Even where they are conceptualized as a razor-thin line, moreover, many boundaries are still constructed in depth, especially those separating hostile countries. The prime example is the four-kilometer-wide “demilitarized zone” dividing North Korea from South Korea – perhaps the world’s most heavily militarized area. The strips of land around Melilla and Ceuta once had military functions too, but today they serve mostly to deter illegal immigration.

As recently as the 1990s, Melilla and Morocco were separated by little more than rolls of barbed wire along an undeveloped ribbon of land. Residents of Morocco and neighboring countries learned that crossing this lightly defended frontier was an easy way to gain entry into the EU. In 1999, with European resistance to immigration mounting, the boundary was strengthened with additional fencing.

The new barrier did not prove adequate to the job. Desperate migrants from sub-Saharan Africa increasingly tried to storm the fence in human waves. Attempts peaked on September 27, 2005, when, as reported by the Associated Press, “some 1,000 men tried to clamber over the fences in twin assaults on Melilla’s crescent-shaped perimeter. About 300 made it in.” (In the previous two weeks, crowds had rushed the frontier five times; some 700 had succeeded in climbing over.) Two days later, a similar action occurred at Ceuta’s border. Spanish troops fired on the would-be immigrants with rubber bullets; Moroccan forces evidently used live ammunition. As many as eighteen people were killed, and more than fifty were injured.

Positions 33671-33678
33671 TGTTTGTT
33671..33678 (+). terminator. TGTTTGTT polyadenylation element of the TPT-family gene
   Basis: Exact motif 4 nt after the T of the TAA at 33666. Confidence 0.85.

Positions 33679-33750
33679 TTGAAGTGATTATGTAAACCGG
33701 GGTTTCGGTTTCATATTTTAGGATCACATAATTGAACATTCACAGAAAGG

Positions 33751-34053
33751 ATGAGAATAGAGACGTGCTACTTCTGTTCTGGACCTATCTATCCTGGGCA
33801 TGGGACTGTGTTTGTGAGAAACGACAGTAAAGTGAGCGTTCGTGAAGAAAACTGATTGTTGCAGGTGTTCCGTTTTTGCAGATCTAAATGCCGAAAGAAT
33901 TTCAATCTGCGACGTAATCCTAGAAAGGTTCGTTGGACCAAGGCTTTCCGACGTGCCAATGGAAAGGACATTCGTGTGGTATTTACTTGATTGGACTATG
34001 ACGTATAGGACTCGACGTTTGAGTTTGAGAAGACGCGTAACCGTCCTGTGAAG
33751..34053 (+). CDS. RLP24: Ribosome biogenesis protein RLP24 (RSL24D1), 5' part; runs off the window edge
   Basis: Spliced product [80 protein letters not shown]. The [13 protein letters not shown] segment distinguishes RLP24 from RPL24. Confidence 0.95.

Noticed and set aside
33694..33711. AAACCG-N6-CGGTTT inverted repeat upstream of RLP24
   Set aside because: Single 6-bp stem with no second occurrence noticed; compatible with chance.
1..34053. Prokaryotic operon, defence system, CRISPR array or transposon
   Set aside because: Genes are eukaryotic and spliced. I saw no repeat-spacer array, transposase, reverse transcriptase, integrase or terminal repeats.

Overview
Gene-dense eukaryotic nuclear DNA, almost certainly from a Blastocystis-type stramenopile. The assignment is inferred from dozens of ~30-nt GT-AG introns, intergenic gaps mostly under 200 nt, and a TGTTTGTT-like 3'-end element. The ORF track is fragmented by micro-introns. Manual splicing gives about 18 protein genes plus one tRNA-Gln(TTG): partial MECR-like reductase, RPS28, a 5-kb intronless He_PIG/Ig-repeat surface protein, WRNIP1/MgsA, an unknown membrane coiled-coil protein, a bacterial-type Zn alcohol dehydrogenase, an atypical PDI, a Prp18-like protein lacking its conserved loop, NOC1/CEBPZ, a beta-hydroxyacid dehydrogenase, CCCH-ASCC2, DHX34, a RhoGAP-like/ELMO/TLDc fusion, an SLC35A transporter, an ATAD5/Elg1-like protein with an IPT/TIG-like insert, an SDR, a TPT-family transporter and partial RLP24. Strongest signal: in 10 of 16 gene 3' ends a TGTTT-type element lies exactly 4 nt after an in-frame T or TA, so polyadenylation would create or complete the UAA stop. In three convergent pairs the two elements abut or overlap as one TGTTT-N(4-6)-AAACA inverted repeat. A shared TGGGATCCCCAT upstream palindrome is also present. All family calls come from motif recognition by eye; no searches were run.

Spain responded to these incursions by again reinforcing the border. As a recent article in The Guardian reported:

The city [of Melilla] erected an intimidating new barrier – two parallel 4m wire fences, topped with razor wire and with a tarmac strip running between patrolled by the Spanish Guardia Civil, all of it monitored by 106 video cameras, infrared surveillance, a microphone cable and helicopters. In Melilla, a man who had worked on the fence told me he would arrive at work in the morning to find his ladder covered in blood, where migrants had tried to use it to climb into the city and had become victims of the razor wire.”

Spanish forces subsequently cleared out camps of sub-Saharan migrants that had been established in the buffer zone between the outer security fence and the town. Both Amnesty International and Médecins Sans Frontières accused Spain of dumping more than 500 of these prospective migrants into an uninhabited portion of the Sahara.